Digest of Am. Calcar, Inc. v. Am. Honda Motor Co., No. 2013-1061 (Fed. Cir. Sept. 26, 2014) (precedential). On appeal from S.D. Cal. Before Prost, Newman, and Wallach.

Procedural Posture: Patentee appealed district court finding that patents were unenforceable due to inequitable conduct. CAFC affirmed.

  • Inequitable Conduct: Where a co-inventor disclosed the existence of a prior art system but deliberately did not disclose the pertinent underlying data, the district court did not abuse its discretion in finding unenforceable the three patents relating to computerized navigation systems in defendant Honda’s vehicles. Regarding materiality, the CAFC agreed that the jury’s finding that the undisclosed prior art in question did not invalidate the patent did not necessitate a finding of no materiality due to the differing standards during prosecution and litigation. The CAFC further found that the district court did not err in finding intent to deceive where the co-inventor gave contradictory testimony in an earlier proceeding.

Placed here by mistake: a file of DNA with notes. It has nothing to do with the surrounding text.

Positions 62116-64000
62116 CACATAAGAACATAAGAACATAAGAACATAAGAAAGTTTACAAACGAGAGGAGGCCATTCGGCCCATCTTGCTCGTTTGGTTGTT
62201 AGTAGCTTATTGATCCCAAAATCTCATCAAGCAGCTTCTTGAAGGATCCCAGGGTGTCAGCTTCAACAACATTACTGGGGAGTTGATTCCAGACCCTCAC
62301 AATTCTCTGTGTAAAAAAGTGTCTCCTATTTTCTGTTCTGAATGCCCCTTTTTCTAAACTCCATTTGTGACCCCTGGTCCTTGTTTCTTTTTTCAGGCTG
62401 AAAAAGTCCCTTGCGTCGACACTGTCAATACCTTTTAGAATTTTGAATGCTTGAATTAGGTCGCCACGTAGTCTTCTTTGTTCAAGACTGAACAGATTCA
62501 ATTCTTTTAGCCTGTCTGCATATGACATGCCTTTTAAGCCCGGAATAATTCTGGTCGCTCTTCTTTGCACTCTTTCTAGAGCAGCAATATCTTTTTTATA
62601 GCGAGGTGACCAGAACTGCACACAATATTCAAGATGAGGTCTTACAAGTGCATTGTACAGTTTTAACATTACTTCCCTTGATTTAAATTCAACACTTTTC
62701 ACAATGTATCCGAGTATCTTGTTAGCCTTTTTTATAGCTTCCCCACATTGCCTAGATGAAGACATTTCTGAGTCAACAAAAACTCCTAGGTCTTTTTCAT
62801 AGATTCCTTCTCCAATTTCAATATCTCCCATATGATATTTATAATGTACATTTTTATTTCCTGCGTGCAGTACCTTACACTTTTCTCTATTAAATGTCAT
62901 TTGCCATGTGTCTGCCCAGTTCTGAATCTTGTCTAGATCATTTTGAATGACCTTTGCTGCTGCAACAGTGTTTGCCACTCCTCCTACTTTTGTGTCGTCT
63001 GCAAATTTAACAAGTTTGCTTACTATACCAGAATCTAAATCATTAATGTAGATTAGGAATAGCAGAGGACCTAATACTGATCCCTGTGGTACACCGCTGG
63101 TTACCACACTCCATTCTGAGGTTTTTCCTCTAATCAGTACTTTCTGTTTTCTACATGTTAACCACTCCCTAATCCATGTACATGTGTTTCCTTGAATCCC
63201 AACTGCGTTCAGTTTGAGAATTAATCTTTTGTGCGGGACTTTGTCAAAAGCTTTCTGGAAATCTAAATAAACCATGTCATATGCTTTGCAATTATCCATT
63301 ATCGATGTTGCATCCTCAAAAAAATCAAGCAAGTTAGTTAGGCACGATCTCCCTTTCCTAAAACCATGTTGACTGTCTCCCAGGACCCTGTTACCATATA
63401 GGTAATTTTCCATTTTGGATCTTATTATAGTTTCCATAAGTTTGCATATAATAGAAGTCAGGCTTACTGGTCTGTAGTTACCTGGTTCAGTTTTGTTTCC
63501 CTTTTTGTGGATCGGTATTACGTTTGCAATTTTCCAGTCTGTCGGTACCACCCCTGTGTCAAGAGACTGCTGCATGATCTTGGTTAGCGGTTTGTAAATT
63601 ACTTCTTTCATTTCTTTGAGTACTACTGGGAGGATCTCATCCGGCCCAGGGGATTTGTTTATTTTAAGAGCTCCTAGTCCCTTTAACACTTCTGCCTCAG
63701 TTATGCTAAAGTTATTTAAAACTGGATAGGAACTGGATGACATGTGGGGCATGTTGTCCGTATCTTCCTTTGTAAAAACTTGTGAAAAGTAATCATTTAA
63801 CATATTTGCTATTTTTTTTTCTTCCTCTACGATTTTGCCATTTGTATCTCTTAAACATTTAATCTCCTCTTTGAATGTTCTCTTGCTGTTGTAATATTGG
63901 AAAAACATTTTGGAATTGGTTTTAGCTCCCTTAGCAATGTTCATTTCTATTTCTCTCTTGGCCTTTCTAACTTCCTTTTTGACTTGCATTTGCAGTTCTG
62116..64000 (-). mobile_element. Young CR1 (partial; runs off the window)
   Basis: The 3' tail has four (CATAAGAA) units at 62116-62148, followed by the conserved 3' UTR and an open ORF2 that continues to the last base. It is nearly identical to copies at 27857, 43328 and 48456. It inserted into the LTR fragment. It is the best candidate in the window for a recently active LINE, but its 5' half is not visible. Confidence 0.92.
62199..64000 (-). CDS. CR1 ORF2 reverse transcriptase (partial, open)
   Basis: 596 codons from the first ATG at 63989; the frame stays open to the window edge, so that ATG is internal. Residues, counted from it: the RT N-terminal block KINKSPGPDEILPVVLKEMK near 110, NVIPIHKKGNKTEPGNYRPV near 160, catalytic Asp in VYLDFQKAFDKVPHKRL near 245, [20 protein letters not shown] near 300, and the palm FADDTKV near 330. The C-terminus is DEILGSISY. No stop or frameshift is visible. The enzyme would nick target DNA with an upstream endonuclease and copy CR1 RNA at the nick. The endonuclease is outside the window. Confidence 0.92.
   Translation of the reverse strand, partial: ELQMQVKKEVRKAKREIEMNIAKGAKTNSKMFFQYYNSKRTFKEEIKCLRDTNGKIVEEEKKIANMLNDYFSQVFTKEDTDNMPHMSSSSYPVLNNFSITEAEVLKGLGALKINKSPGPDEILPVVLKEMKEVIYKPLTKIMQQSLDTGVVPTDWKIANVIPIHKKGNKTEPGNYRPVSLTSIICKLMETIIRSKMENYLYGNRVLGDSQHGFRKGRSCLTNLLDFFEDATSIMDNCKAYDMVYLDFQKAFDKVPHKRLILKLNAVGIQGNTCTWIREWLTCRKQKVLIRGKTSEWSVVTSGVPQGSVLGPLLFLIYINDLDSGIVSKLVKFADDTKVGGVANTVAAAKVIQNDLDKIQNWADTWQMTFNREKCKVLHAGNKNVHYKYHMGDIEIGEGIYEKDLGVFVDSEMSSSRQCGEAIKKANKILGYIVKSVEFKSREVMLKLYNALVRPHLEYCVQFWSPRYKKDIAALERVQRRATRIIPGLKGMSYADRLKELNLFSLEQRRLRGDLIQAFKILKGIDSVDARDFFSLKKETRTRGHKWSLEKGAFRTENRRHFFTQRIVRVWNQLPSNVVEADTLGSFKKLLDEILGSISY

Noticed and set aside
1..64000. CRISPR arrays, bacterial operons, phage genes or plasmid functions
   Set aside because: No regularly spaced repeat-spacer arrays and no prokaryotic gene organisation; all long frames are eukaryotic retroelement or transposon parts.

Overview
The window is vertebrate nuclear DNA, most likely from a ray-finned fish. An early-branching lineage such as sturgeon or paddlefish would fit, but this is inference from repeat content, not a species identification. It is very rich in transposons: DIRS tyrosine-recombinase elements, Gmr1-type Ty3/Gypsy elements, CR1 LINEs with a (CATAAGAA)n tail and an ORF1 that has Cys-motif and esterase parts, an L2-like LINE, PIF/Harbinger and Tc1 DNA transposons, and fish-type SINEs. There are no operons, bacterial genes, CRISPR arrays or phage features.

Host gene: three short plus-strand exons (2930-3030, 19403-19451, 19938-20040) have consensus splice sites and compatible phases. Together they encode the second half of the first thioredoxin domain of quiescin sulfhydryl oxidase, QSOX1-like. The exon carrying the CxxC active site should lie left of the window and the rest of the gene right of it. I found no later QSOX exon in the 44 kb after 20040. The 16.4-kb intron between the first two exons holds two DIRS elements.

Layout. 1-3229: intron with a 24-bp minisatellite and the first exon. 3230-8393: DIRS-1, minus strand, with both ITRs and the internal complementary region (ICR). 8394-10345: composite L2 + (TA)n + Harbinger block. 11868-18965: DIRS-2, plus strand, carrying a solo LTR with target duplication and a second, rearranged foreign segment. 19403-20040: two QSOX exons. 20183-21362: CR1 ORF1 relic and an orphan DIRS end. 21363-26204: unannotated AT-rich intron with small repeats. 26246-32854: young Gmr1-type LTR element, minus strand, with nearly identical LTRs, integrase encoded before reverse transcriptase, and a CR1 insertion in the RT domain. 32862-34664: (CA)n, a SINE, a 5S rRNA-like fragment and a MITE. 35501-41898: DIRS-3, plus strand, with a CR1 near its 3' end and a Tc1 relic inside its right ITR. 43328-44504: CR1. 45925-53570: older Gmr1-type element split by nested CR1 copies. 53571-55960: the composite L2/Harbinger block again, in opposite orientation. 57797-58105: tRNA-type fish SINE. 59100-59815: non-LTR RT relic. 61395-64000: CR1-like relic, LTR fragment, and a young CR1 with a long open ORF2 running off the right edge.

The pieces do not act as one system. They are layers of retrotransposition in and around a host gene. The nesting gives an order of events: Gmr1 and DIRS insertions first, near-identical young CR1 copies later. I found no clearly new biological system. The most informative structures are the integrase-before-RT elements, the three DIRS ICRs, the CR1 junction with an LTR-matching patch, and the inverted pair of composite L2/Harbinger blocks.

Newman, dissenting:

  • Inequitable Conduct: The criteria of inequitable conduct were “plainly not met” as the PTO addressed the undisclosed prior art in reexamination and confirmed patentability. There was also no evidence of intent to deceive the PTO, as the majority could not articulate what was not credible about the co-inventor’s testimony, relying upon “unsupported speculation outside of the record” to devise an “inference” of deceptive intent.